Gutman, L.M. et al. Child and Adolescent Mental Health | Published online: 12 August 2016
Background: Previous evidence indicates that mental health problems are becoming more common for adolescents. Less is known about whether these trends have continued and there has been no study to date which has specifically focused on early adolescents over a sufficiently long period. This study examines changes in parent- and teacher-reported mental health problems among 10- and 11-year-olds in 1999, 2004 and 2012 in Great Britain.
Method: Parent and teacher ratings of the Strengths and Difficulties Questionnaire were used to compare the prevalence of conduct problems, hyperactivity/inattention, emotional problems, peer problems and total difficulties among 10- and 11-year-olds in three nationally representative British samples assessed in 1999 (n = 1904), 2004 (n = 1348) and 2012 (n = 11,397).
Results: Teacher reports showed improving trends for boys’ and girls’ mental health from 1999 to 2012, particularly for externalizing behaviours (i.e. conduct problems and hyperactivity/inattention). Parent reports, on the other hand, identified only one area of sustained improvement between 1999 and 2012, namely hyperactivity/inattention among boys. Although parent reports of girls’ mental health indicate improving trends from 1999 to 2004, they also suggest worsening mental health from 2004.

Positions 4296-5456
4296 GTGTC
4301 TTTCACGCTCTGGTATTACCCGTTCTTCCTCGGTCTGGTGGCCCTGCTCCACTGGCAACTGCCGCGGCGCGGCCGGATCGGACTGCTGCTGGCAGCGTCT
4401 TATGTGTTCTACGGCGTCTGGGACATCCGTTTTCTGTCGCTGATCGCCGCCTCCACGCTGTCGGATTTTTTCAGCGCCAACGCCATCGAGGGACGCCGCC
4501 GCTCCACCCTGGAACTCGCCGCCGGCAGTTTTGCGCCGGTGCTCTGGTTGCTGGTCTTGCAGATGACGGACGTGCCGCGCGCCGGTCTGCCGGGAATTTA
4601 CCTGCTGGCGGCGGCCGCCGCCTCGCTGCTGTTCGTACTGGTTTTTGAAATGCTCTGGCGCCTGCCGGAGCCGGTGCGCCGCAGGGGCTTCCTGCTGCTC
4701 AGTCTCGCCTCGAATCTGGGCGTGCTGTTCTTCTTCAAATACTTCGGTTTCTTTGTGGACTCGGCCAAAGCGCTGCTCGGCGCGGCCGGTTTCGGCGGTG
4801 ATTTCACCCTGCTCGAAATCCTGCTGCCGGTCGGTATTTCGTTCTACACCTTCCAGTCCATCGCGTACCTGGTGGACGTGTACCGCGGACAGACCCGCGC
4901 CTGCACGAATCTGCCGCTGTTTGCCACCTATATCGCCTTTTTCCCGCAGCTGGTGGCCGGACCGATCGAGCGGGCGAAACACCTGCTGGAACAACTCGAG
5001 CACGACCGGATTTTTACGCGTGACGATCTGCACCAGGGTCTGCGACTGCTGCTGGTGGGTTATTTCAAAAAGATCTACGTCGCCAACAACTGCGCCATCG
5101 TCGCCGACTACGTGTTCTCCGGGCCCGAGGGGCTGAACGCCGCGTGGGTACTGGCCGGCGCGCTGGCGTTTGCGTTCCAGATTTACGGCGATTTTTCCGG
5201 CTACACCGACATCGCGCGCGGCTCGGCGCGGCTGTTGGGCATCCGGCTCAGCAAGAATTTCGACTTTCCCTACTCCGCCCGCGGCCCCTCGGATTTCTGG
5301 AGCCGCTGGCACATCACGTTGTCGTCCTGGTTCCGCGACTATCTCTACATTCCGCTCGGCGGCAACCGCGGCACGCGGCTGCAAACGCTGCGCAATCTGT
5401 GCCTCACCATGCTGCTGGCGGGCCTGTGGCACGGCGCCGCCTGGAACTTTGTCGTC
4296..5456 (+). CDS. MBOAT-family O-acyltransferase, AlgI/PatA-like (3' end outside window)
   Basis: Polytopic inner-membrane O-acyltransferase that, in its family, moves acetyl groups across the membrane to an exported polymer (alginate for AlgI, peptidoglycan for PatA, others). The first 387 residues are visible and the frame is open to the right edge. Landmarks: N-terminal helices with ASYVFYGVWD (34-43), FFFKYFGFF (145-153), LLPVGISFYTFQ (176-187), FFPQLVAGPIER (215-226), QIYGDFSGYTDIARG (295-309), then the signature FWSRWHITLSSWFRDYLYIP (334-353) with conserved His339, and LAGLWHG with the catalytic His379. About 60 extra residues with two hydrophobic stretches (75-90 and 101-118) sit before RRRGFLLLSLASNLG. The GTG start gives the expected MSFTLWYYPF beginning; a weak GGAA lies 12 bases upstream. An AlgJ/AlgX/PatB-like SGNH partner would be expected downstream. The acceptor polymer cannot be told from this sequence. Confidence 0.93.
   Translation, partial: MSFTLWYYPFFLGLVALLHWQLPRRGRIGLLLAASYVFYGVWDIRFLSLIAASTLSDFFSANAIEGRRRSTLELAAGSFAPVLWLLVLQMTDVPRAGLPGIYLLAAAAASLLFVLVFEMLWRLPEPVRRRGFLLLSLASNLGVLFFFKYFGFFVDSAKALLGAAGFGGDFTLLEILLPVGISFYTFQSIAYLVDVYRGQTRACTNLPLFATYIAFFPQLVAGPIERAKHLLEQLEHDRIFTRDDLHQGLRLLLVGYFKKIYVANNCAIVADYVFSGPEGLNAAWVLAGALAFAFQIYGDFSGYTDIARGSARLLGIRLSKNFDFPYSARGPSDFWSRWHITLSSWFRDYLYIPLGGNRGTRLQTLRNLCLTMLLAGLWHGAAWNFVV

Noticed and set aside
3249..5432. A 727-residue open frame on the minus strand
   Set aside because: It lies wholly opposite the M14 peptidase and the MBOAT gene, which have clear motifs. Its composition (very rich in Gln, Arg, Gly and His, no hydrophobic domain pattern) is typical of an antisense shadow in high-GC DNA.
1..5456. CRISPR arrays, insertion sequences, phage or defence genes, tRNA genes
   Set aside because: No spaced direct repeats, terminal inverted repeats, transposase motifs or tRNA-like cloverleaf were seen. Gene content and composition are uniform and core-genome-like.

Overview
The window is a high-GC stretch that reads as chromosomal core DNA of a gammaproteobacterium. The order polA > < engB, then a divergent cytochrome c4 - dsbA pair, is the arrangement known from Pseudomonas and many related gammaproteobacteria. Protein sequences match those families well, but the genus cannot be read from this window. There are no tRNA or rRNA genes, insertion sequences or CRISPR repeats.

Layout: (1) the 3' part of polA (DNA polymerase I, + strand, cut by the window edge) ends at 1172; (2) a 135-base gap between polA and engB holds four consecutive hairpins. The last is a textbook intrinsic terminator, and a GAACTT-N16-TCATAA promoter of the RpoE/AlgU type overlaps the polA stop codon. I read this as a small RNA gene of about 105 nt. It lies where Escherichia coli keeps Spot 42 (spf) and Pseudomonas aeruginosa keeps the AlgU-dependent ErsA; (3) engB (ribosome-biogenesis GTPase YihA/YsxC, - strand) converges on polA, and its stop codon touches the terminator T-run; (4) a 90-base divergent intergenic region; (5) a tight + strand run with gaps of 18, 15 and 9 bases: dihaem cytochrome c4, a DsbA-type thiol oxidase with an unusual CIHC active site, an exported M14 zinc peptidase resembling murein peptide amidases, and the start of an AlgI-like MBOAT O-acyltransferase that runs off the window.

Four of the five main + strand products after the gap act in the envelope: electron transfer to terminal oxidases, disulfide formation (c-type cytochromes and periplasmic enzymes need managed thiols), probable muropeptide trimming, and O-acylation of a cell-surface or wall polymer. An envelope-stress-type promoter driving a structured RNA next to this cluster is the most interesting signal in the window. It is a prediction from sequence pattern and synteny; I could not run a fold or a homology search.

Conclusions: These findings suggest that perceptions of emotional and behavioural problems vary by the gender of the adolescent, the context in which they are observed or by whom they are reported.
Read the abstract here